A while back at work I had to create a configuration for an internal squid http accelerator, and thought “hey, wouldn’t it be neat if I could load balance thefraggle.com with this method”.
Now, usually Squid is used to act as a caching proxy server, which means that client http requests are sent to the proxy server, the proxy server then goes out onto the web and attempts to grab the request, and returns the entry back to the client; in the process caching the pages (depending on the way the cache has been set up).
Another neat feature that squid supports, is that it can be configured to act as a caching http accellerator. This means that you can sit a squid instance masqerading itself as your website, infront of your multiple webservers/application servers, and it will serve traffic on their behalf, performing basic round robin load balancing, and caching results based on your cache configuration.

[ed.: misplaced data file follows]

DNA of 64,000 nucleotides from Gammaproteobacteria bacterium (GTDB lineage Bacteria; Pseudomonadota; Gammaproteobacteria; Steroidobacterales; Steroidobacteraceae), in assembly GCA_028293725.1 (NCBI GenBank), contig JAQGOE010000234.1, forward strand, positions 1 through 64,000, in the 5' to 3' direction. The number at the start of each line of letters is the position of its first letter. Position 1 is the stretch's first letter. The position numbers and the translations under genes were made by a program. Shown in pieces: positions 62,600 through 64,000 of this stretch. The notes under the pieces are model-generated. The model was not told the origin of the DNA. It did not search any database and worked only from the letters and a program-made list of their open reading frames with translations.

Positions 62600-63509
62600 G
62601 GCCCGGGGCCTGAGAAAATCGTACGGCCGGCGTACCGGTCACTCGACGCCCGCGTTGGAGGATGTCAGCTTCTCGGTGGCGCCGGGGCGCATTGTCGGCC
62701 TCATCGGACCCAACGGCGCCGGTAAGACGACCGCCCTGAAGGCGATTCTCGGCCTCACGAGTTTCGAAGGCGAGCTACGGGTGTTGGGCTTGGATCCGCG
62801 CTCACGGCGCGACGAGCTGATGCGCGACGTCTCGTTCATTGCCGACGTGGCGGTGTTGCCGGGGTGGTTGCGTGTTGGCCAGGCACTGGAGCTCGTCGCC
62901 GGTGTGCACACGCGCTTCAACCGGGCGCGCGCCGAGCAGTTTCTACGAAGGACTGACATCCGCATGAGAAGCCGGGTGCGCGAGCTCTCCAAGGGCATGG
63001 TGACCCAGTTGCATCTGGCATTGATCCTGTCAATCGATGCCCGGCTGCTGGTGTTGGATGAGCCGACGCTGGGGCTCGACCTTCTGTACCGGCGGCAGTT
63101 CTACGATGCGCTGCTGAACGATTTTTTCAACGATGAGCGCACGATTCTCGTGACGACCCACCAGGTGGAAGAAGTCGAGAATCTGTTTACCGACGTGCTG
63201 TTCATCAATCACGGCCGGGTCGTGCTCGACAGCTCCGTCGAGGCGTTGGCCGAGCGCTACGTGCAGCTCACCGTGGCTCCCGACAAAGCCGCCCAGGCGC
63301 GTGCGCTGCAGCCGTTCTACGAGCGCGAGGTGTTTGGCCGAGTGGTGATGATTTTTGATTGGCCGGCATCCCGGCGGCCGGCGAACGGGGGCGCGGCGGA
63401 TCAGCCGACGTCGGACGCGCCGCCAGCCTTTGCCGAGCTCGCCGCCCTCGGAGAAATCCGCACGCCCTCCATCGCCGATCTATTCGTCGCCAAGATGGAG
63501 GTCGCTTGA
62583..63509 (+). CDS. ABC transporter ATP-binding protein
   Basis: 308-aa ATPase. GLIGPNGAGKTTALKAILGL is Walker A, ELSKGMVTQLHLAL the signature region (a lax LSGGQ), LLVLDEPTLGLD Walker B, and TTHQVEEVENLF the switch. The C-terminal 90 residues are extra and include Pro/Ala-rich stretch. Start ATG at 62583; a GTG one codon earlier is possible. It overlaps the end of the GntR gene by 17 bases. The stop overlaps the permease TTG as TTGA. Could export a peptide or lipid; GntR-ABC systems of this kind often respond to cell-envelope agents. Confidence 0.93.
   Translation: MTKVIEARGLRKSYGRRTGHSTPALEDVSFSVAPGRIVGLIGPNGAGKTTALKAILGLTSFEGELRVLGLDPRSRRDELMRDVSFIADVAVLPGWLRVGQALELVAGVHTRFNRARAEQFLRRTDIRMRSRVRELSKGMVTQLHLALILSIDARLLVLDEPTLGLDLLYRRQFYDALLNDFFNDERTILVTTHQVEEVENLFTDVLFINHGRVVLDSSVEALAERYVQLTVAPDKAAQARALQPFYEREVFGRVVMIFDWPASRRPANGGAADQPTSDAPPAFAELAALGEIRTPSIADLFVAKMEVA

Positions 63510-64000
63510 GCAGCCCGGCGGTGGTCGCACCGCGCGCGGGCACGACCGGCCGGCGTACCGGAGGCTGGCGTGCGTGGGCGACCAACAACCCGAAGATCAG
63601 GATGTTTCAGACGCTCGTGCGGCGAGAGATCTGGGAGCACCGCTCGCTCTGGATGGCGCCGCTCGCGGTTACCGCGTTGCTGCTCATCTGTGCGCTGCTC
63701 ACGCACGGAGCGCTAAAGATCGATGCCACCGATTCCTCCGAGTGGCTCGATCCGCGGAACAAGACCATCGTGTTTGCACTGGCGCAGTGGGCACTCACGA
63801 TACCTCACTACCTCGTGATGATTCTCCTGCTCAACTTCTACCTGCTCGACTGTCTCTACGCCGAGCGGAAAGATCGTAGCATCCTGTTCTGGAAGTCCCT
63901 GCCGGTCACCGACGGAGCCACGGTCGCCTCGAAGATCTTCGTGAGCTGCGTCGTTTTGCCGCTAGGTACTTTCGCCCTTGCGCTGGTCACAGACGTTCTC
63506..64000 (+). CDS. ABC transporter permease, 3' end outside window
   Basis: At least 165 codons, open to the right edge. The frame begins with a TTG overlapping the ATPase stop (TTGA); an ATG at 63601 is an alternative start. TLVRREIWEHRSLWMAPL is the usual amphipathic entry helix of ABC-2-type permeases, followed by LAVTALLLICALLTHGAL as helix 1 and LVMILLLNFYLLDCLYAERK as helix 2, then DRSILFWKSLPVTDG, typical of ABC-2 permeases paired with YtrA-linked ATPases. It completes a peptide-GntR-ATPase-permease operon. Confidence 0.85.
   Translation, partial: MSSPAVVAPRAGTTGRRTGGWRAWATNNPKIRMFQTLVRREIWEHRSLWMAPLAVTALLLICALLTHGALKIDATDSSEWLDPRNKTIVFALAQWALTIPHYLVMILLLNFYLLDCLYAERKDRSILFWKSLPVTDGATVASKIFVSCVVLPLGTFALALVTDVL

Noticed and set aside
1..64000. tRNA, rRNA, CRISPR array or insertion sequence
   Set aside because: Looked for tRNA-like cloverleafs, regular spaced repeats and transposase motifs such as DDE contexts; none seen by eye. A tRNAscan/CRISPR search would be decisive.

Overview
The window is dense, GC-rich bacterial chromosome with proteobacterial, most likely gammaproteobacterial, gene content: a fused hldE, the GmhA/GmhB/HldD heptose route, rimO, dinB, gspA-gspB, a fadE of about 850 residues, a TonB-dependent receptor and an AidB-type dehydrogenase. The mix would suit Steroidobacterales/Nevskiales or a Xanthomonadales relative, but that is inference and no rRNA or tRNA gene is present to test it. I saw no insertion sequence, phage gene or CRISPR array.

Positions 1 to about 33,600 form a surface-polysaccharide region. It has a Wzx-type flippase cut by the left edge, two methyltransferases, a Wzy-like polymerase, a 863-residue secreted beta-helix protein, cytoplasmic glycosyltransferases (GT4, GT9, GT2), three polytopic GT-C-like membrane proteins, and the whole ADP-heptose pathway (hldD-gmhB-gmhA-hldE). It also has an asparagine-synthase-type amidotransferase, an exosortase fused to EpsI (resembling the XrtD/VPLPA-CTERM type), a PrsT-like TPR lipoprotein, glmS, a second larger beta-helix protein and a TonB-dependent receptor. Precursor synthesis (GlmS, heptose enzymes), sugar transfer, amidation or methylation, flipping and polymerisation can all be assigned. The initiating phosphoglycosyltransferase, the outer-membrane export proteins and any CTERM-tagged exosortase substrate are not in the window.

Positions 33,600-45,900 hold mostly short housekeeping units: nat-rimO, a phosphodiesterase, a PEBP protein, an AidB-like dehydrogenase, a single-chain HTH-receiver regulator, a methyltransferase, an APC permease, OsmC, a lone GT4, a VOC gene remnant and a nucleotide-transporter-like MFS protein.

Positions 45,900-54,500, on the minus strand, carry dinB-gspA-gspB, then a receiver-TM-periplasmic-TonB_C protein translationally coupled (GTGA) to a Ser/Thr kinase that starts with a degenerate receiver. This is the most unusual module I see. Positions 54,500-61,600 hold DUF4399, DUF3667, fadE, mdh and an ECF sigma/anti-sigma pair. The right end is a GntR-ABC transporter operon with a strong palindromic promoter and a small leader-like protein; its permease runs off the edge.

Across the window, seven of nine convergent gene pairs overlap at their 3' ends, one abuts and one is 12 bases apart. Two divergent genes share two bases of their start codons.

The way I decided to setup this load balancing, was to use my existing main server (beastie.thefraggle.com) as the squid and primary webserver, and to use my new VPS with bitfolk (etch.thefraggle.com), as the secondary webserver. From reading the SquidFAQ I managed to come up with the following configuration:
http_port 184.108.40.206:80 defaultsite=www.thefraggle.com vhost
cache_peer 127.0.0.1 parent 80 0 no-query originserver round-robin
cache_peer 220.127.116.11 parent 80 0 no-query originserver round-robin
The rest of the configuration was as standard, but if you want to see the entire thing I’ve included the file to this post:
As you can see it’s not the most pretty configuration ever, but it was a starting point 🙂
HTTP ACCEL is a pretty neat feature huh? However, I’m not sure of how useful it may be in the future, as from what I can see there is now an extension to mod_proxy in apache2, called mod_proxy_balancer; This may be able to manage this same simple kind of http load balancing. Future posts may well include how to use this, and how to do simple mysql balancing/replication 🙂